~-
Line                                                                                       Weighted
No.                   gescription           1966       1967     1968            1969       average
       32 HIGH-VOLUMEDEFENSE CONTRACTORS
 1.    DOD                                  2.4        2.5      2.6             2.5               2.5
 2.    Other defense agencies              3.8         3.3      3.3             3.1               3.4
 3.    Commercial                           1.4        1.4      1.4             1.3               1.4
 4
72           Total                          1.8        1.8      1.8             1.6               1.7
       29
       - MEDIUM-VOLUMEDEFENSECONTRACTORS
  5.   DOD                                  1.6        1.8      1.8             1.8    I          1.8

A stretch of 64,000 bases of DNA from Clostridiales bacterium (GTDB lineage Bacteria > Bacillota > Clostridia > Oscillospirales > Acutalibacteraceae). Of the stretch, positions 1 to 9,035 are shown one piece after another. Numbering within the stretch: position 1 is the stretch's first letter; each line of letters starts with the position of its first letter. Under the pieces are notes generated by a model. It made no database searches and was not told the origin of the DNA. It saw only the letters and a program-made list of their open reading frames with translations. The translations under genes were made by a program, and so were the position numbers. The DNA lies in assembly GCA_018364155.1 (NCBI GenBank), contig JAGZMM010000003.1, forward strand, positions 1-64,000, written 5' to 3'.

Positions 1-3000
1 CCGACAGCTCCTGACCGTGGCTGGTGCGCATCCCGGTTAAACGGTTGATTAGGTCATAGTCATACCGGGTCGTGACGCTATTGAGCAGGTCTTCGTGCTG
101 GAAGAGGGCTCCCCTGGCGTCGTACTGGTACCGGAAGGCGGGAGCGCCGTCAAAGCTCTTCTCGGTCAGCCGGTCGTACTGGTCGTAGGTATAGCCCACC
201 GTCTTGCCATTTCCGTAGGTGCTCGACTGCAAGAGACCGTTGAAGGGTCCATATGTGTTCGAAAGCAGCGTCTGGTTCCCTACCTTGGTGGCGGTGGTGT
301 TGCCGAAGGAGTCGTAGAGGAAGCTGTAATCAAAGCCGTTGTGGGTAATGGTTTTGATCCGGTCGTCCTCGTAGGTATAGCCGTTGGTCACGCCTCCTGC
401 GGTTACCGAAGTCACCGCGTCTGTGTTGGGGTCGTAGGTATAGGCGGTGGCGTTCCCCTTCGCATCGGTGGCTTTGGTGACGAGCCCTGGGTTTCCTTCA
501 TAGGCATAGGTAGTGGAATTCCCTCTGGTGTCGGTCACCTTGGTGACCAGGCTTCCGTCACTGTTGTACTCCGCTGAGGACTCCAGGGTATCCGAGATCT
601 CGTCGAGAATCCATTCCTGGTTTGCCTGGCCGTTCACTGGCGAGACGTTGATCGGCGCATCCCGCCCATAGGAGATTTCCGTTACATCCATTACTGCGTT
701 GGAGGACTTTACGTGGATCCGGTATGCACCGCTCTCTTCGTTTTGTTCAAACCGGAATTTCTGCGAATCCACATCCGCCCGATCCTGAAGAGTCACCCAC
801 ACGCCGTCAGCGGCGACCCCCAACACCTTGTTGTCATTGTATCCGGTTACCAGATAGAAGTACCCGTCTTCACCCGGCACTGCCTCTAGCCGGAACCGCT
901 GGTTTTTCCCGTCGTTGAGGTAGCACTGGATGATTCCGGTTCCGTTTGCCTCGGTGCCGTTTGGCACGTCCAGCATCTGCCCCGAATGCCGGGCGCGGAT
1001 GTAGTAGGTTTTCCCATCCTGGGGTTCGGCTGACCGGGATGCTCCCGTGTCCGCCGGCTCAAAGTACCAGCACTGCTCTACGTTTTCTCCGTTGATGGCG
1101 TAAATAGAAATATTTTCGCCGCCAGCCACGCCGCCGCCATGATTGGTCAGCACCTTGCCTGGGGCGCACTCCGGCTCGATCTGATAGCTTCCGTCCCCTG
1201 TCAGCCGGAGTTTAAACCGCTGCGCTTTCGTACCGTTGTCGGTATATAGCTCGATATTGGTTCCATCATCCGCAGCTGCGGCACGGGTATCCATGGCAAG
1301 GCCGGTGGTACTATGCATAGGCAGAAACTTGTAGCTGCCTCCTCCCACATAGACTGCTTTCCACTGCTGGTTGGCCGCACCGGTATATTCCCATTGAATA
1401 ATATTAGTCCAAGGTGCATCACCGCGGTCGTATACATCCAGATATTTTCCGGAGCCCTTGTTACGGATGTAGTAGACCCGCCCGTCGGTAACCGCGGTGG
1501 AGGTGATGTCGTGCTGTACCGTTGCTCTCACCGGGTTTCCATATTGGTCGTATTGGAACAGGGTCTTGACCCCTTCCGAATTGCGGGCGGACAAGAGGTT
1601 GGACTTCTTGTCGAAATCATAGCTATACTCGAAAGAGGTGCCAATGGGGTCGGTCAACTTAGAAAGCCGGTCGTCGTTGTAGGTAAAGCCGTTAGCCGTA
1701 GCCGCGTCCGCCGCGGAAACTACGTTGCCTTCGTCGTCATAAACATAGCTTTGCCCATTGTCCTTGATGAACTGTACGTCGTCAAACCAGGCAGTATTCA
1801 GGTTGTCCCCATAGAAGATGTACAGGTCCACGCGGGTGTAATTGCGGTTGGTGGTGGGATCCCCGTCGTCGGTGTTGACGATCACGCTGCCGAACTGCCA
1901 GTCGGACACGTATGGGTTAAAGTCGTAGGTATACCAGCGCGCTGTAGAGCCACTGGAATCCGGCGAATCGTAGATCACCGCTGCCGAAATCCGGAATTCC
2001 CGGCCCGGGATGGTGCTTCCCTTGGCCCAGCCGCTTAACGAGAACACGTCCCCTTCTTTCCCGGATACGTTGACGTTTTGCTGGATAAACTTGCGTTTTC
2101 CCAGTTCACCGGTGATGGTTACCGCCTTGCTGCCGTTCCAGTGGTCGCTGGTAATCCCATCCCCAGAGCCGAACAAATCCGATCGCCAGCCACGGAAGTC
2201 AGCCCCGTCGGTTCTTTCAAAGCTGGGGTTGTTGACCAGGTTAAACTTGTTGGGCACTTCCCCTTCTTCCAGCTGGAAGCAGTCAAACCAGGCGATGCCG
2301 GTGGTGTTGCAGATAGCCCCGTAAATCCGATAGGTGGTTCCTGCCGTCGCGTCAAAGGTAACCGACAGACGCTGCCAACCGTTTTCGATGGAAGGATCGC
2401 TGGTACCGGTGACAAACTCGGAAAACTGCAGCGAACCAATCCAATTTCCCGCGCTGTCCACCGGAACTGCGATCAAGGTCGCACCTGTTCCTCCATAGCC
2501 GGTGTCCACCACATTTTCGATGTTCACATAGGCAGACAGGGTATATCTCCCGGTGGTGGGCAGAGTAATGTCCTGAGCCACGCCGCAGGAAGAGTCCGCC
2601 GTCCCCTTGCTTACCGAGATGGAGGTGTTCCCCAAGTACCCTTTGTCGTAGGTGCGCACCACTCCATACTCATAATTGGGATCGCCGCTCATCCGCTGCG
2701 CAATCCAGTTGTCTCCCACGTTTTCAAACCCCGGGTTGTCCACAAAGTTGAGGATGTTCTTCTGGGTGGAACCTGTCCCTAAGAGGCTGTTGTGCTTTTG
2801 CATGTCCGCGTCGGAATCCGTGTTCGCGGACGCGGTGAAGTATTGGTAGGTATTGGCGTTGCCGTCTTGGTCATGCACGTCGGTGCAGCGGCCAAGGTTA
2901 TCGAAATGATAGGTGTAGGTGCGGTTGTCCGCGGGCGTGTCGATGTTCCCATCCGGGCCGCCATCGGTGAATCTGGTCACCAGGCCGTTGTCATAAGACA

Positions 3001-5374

6.   Other defense agencies               1.7        1.3      1.2             0.9               1*3
  7.   Ccmmercial                           1.4        1.3      1.2             1.2               1.3
  8
--2-         Total                        -1.4         1.4      1.4             1.3               1.4-
       TOTALS FOR 61 HIGH- AND MEDIUM-
         VOLUKZ
         --        DEFENSE CONTRACTORS
 9.    DOD                                 2.3         2.4      2.4             2.4               2.4
10.    Other defense agencies              3.6         3.1      3.1             2.8               3.2
11.    Commercial                          1.4         1.4      1.4             1.3               1.4
12.          Total                         1.7         1.7      1.7             1.6               1.7
              _--.
       13 COMMERCIALLYORIENTED DEFENSE